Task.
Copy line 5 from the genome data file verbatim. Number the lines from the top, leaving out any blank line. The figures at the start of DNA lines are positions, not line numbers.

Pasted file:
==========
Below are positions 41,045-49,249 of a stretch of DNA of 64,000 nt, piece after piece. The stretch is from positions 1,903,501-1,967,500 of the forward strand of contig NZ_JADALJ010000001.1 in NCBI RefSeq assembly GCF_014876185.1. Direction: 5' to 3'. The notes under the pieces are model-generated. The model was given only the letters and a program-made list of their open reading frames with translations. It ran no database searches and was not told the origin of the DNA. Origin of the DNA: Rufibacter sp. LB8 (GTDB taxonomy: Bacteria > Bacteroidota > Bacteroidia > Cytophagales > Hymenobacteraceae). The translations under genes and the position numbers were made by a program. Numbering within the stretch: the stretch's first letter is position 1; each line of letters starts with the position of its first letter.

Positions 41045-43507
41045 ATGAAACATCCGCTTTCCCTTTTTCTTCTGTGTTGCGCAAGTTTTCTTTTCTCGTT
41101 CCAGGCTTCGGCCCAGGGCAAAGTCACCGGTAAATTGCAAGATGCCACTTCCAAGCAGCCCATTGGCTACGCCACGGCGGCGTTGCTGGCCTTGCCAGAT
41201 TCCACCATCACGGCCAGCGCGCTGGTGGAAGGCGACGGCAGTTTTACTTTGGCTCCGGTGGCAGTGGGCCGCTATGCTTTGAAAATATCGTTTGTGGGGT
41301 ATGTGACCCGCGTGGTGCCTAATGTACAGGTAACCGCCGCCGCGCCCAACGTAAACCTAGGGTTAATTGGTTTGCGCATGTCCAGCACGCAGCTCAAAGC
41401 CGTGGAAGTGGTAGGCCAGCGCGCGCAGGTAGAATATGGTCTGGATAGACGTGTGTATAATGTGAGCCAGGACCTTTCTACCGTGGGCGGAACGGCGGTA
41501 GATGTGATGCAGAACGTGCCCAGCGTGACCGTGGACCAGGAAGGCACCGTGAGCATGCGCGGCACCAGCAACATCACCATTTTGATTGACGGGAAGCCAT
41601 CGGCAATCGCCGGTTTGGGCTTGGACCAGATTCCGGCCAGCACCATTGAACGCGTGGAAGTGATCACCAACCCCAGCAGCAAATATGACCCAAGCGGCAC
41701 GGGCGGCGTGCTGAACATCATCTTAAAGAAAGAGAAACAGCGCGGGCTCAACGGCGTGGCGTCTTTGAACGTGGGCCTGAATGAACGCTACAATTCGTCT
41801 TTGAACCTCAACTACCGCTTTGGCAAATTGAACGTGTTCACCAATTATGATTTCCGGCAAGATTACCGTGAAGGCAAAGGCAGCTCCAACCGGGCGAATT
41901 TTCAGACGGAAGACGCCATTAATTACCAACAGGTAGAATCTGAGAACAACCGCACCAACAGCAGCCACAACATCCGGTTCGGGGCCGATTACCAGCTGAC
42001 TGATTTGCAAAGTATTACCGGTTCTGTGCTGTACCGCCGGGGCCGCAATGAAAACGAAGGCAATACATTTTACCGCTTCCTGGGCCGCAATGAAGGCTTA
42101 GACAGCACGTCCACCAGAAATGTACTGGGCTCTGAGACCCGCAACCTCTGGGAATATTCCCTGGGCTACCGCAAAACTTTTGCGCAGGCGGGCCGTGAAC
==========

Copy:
41201 TCCACCATCACGGCCAGCGCGCTGGTGGAAGGCGACGGCAGTTTTACTTTGGCTCCGGTGGCAGTGGGCCGCTATGCTTTGAAAATATCGTTTGTGGGGT